Tuesday, October 22, 2013

My Top 50 Players on Cardboard-#32 The Two Sport Star

At some point in the late 80s the baseball world became intrigued with the two sport star.  There had been many players over the years who had dabbled in second sports, but the 80s saw the first athletes who tried to take on two different professional sports full-time.  Early examples of two-sport stars in baseball included Duke basketball star Dick Groat, Michigan State football player Kirk Gibson, San Diego State basketball player Tony Gwynn, and Dave Winfield who was drafted into the NBA and NFL.  While these players dabbled in sports outside of baseball, none of them made their second sport much of a career.  Enter Bo Jackson.  

1987 Topps Bo Jackson 


Hobby Impact-
Within a span of six years, three big two-sport stars popped who crossed the line between Major League Baseball and the National Football League.  Jackson was the most talented of the trio and was seen as an All-Star/All-Pro caliber player in both the NFL and MLB.  I think the highlight that best defined Bo Jackson was his lead off home run in the 1989 All-Star game.  




The All-Star game home run catapulted Jackson's fame as a two-sport star and also brought attention to another rising two-sport star breaking into Major League baseball with the Yankees.  Deion Sanders was a great football player.  He was never really that great at baseball, but at the peak of his career in baseball he was at least average.  Deion was a little bit more flamboyant than Bo Jackson.  Where are the videos of the touchdown dance?  Silly NFL.  Link to (S)cam Newton doing the dance.  


1990 Leaf Deion Sanders

Sanders was also the longest running of the two-sport stars, but he took several seasons off from baseball along the way basically missing out on three years of his career.  While Bo Jackson had a career ending football injury that also limited his baseball abilities, Sanders always seemed a little bit lost on the baseball field.  

The last of the three two-sport stars from my time in collecting is outfielder/safety Brian Jordan.  BJ was not in the majors while he was a professional football player and the Cardinals paid Jordan a 1.7 million dollar bonus in 1992 to quit the Falcons and only play baseball.  Many point to the Bo Jackson injury as a precautionary tale with the two-sport players and the Cardinals obviously wanted to protect their investment in Jordan.  


1992 Topps Traded Brian Jordan 

Since the Cardinals bought out Brian Jordan out of playing football there have not been any active Major League Baseball players moonlighting in another sport.  While several players like Todd Helton, Seth Smith, or Darin Erstad have been good college football players, they are often given the choice by the teams owning their rights to either quit baseball or quit football.  Rickey Williams, of NFL fame, was a minor leaguer in the Phillies organization, but gave up baseball after the Saints drafted him out of the University of Texas.  Others like Chad Hutchinson, Brandon Weeden, and Drew Henson started off in one league and then changed their minds.  

Basically, all of these players are pretty collectable.  There are plenty of Bo Jackson and Deion Sanders collectors floating around and the other multi-sport athletes have their moments too.  I had a Brandon Weeden Bowman Autograph in my collection for several years.  He was kind of a nobody, but got hot going back to college at Okie State.  Autograph card sold.  Thank you.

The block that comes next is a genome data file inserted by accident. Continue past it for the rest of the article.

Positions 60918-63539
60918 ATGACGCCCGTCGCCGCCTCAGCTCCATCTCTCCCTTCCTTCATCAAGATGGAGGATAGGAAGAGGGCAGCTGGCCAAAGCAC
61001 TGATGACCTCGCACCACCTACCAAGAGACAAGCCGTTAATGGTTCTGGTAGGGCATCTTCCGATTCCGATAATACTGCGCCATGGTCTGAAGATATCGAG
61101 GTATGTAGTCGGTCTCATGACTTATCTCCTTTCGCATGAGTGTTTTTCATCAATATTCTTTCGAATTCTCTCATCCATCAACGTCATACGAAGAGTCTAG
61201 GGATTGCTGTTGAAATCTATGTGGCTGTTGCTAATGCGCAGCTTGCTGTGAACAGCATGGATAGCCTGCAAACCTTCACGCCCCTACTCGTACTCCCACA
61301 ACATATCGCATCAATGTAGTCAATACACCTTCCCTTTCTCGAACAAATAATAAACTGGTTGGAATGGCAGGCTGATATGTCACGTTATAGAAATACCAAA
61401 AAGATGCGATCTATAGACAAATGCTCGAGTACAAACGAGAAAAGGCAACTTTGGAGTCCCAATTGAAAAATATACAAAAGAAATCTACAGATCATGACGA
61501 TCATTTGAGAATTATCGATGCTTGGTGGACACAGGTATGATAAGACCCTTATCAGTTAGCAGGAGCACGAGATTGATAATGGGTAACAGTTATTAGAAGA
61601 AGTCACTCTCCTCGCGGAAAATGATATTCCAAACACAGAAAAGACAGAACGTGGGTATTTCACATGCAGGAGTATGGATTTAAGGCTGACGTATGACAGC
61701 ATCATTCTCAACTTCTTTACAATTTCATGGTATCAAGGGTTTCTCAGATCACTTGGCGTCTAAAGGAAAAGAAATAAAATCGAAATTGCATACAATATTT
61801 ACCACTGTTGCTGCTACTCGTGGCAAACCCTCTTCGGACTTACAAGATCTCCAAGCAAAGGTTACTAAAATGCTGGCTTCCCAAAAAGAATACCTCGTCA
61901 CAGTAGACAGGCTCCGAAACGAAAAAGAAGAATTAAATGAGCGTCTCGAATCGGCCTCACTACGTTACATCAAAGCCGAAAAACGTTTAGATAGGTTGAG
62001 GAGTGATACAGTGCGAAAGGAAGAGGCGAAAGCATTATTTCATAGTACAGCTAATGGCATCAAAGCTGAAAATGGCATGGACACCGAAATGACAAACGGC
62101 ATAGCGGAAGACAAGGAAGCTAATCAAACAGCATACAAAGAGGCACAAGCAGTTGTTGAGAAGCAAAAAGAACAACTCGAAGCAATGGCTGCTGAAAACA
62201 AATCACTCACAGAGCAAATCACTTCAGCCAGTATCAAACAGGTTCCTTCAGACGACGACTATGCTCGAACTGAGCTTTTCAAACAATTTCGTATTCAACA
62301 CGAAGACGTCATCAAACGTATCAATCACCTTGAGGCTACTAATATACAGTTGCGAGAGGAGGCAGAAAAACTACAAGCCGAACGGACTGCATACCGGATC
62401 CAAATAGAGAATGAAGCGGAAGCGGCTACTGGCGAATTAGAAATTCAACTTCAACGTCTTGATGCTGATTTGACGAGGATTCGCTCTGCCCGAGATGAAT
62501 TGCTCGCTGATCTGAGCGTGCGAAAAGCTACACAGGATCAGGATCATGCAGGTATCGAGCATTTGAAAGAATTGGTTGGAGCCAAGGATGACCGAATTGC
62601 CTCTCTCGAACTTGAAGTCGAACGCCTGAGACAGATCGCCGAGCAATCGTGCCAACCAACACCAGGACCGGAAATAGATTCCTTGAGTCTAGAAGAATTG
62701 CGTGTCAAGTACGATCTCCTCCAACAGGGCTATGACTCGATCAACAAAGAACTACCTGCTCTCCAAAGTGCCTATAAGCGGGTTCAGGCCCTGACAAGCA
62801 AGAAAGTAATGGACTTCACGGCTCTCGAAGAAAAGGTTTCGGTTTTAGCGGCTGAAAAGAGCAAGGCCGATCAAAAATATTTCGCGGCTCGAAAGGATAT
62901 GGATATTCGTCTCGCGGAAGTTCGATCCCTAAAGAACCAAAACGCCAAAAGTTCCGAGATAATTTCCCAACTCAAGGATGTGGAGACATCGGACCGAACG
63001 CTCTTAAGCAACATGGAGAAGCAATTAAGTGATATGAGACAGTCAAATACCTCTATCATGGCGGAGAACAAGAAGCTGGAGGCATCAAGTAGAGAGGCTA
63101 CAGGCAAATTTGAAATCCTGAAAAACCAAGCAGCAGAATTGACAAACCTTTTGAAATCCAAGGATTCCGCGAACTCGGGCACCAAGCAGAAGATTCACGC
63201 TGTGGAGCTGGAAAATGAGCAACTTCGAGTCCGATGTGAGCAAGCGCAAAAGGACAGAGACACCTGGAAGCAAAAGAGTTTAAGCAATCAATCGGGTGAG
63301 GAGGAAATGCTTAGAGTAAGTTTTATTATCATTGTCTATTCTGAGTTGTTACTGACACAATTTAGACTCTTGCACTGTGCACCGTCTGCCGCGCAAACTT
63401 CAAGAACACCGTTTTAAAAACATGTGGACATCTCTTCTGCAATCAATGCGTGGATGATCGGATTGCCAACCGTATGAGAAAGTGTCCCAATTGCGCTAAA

On the Field-
Jackson had the greatest impact of the big three two-sport stars when he was healthy and on the field.  At the height of his playing career he was an All-Star caliber player for the Royals made plays that baseball fans ha never seen.  My favorite beyond the All-Star game home run was the running catch he made...



I am not quite sure what Deion's highlight as a baseball player would be.  He did play for the Braves in the early 90s and did pop up in a few important games, but really had very little impact on any of the games.  Living in St. Louis I got to see Deion several times and the only thing about Deion that sticks out in my mind was him wearing his socks up for the 1997 season for Jackie Robinson.  Nice gesture.  




Really, Jordan ended up having the greatest impact of the trio.  By greatest impact I mean that Jordan was an above average player for a good portion of his playing career.  In fact, as a Cardinals fan I am not sure the team would have made it to the National League Championship series without his help.  Jordan a clutch home run against Padres closer Trevor Hoffman to close out the NLDS against the Padres and was the real run producer of that team before the picked up Mark McGwire the next season.  

Jordan also played a longer time than Jackson and Sanders putting together a 15 year career.  His career OPS+ of 105 does not look that great, but his last three season were all in the 60s.  His career OPS is jut slightly below .800 with his last three seasons been consistently in the .630s.  Baseball-Reference has is comparable batter in the latter stages of his career as Raul Ibanez, but then his last three years he turns into Melvin Mora.  In other words, Jordan just hung around a little too long. 

Jordan's real importance to the game though was that he was the first two-sport player to have a line drawn in the sand, which still seems to exist today.  You can football, you can play baseball, but you cannot play both at the same time.  

Favorite Card- 
A 90s classic.  

1990 Score Bo Jackson 


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